# Prove that $f(x)\in \mathbb{Z}[x]$ such that $f(0)$ and $f(1)$ are odd has no integer roots

by Mohan   Last Updated July 12, 2019 10:20 AM - source

Suppose $f(x) \in \mathbb{Z}[x]$ is such that $f(0)$ and $f(1)$ are odd. How do I show that $f(x)$ has no integer roots?

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If $r$ is an integer root and $f(x)=\sum_{k=0}^na_kx^k$, $a_k\in\mathbb Z$ then $\sum_{k=0}^na_kr^k=0$.

• If $r$ is even, then reducing modulo $2$ we get that $a_0\equiv 0[2]$ hence $f(0)$ is even, which cannot be the case by hypothesis.

• If $r$ is odd, then $r^k\equiv 1[2]$ for each $k \geqslant 0$ hence $\sum_{k=0}^na_k\equiv 0[2]$. Thus $f(1)=\sum_{k=0}^na_k$ is even, and we get a contradiction.

Davide Giraudo
November 19, 2011 10:10 AM

Another proof can be done using the fact that if $$f$$ has integer coefficients and $$a\neq b$$ are integers, then $$a-b \mid f(a)-f(b)$$. Because $$f(0)$$ and $$f(1)$$ are odd, it follows that $$f(k)$$ is odd for every integer $$k$$, and therefore no integer can be a root.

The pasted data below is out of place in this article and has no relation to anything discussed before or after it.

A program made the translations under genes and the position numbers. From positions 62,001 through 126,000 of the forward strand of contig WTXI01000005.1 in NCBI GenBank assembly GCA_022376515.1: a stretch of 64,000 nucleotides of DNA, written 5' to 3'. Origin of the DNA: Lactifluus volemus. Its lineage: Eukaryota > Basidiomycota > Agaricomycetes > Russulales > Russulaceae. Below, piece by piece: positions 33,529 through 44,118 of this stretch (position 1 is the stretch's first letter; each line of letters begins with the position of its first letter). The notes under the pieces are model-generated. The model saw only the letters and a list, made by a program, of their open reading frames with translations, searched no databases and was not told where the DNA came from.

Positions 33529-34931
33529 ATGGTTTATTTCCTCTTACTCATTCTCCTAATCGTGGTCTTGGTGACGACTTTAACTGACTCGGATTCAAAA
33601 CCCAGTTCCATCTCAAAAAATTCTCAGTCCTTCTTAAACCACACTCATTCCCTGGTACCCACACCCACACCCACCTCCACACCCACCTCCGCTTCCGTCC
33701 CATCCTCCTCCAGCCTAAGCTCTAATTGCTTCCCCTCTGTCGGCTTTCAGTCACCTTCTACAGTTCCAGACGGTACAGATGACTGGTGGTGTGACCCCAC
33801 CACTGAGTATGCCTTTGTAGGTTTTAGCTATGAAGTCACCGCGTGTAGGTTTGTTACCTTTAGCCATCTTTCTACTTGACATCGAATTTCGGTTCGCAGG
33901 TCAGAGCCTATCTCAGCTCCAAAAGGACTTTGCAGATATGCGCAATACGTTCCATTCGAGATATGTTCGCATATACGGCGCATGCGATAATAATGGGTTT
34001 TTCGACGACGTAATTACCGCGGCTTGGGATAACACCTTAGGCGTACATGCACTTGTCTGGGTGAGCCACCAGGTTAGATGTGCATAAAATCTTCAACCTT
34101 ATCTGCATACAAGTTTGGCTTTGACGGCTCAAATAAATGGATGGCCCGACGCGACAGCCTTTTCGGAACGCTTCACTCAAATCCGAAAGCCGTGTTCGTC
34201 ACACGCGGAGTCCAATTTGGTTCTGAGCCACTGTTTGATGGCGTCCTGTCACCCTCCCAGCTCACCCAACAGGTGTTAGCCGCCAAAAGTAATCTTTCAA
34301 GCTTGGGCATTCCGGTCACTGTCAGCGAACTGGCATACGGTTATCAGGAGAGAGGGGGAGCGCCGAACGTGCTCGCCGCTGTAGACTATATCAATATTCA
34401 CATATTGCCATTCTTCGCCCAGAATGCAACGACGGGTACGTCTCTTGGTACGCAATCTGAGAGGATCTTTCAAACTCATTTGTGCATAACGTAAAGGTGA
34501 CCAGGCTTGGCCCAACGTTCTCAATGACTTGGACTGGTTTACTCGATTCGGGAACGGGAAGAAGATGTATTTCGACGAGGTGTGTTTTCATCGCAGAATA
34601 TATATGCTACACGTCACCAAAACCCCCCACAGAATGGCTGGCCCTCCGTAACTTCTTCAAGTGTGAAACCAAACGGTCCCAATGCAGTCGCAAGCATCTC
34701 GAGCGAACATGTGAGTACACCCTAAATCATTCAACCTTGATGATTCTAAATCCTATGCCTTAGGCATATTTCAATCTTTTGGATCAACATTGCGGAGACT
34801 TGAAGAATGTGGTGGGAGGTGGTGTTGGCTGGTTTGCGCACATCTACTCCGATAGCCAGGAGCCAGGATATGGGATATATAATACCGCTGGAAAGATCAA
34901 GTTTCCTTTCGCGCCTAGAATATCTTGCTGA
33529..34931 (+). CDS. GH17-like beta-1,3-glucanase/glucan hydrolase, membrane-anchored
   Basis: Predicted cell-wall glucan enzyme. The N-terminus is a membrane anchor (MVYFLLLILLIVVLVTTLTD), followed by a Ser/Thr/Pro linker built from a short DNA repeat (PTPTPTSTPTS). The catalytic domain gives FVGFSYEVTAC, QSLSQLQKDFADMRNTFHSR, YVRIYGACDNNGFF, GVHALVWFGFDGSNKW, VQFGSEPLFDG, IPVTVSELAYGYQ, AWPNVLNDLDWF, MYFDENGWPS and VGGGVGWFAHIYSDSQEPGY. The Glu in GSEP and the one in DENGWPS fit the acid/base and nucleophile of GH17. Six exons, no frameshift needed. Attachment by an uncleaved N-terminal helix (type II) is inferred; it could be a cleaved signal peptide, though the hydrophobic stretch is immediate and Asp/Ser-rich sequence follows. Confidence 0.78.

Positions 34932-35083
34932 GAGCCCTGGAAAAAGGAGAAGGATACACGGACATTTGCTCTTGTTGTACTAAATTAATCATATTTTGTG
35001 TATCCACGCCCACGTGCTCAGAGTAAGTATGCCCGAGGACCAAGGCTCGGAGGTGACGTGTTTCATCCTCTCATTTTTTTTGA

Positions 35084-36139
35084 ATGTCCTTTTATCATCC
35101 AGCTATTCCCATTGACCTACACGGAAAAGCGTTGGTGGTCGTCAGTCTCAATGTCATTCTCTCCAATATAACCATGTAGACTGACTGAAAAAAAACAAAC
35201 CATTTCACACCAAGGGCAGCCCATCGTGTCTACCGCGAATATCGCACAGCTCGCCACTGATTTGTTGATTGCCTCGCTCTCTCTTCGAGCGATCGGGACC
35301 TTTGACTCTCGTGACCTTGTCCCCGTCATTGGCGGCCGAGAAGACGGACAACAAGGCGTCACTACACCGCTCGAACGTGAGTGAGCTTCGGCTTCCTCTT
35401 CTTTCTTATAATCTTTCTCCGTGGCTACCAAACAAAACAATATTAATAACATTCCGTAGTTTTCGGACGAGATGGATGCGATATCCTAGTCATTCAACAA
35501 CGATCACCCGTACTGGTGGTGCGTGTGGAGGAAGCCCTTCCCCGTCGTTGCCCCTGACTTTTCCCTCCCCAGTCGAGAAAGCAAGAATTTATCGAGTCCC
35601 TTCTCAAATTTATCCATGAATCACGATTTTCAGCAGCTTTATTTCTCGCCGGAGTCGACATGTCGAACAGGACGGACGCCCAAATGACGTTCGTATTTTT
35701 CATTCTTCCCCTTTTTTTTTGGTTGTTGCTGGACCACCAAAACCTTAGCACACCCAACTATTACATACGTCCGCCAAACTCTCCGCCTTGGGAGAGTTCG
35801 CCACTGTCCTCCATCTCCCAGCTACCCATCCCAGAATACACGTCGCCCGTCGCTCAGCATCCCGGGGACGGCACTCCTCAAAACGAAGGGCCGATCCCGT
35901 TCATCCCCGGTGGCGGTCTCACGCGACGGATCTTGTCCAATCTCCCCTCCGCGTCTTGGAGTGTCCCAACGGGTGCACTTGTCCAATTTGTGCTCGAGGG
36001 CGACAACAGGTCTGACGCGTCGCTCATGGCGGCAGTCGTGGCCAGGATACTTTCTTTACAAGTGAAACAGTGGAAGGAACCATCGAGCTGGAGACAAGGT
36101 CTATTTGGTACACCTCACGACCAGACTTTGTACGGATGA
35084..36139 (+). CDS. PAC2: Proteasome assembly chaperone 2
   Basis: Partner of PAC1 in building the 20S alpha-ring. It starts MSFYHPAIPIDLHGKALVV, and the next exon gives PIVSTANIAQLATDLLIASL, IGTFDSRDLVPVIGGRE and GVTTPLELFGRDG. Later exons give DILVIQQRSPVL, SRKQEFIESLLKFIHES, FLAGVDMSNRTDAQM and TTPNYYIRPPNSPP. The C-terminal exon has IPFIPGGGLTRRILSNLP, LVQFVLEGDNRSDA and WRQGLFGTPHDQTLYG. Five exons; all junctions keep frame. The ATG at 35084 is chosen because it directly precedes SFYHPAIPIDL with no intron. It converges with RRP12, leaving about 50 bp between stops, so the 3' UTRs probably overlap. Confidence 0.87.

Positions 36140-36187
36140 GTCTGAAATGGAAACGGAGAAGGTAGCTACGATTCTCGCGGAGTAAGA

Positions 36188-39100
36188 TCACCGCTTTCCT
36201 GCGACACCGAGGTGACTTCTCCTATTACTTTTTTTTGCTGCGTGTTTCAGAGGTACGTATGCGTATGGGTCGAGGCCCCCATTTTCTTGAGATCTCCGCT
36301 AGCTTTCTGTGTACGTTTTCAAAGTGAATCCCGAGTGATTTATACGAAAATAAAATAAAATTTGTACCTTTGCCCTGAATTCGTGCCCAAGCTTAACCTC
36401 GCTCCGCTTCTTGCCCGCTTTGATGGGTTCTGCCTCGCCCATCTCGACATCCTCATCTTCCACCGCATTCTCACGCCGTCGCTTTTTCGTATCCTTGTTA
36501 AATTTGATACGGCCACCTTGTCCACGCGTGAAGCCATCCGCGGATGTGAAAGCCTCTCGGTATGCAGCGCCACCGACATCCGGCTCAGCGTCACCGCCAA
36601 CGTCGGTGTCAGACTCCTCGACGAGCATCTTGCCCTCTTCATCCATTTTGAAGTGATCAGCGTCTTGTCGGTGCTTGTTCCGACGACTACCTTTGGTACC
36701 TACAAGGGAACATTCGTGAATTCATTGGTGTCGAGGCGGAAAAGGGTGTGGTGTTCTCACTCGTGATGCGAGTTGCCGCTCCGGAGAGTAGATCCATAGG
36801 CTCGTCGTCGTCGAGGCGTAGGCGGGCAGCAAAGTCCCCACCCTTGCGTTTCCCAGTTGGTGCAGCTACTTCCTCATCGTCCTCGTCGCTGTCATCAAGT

Beni Bogosel
November 19, 2011 10:38 AM

Using the basic properties of congruences you can show easily that for any polynomial $f(x)$ with integer coefficients $$x \equiv y \pmod n \qquad \Rightarrow \qquad f(x) \equiv f(y) \pmod n.$$ See the proof at proofwiki.

In this case for $n=2$ you get:

• if $x$ is odd, i.e. $x \equiv 1 \pmod 2$, then $f(x)\equiv f(1)\equiv 1\pmod 2$;
• if $x$ is even, i.e. $x \equiv 0 \pmod 2$, then $f(x)\equiv f(0)\equiv 1\pmod 2$.

In both cases, $f(x)$ is odd integer, hence it is non-zero.

Note that this is basically the same answer as given by Beni Bogosel, but I thought that if you are familiar with congruences, this approach might be more clear for you.

Martin Sleziak
November 19, 2011 11:20 AM

I'm not being very original here, but reducing $x$ modulo 2 in the expression $f(x)$ gives $f(x)\equiv f(x\bmod 2)\pmod 2$. It may be interesting is to note that the result is false for polynomials with rational coefficients that take integer values on $\mathbf Z$, for instance $\frac{x^2-x-2}2$.

Marc van Leeuwen
November 19, 2011 11:47 AM

A slight (but cute, in my opinion) variation of the the other methods is this one:

If $f\in \Bbb Z[x]$ has an integer root $m$, then by Ruffini's rule $f(x)=(x-m)(b_n x^n+\cdots + b_0)=(x-m)g(x)$ for some $b_0,\cdots, b_m\in \Bbb Z$.

Then, $$\begin{cases} f(0)=-m\cdot g(0)\\ f(1)=(1-m)\cdot g(1)\end{cases}$$

But at least one between $-m$ and $(1-m)$ must be even.

user228113
July 01, 2016 13:25 PM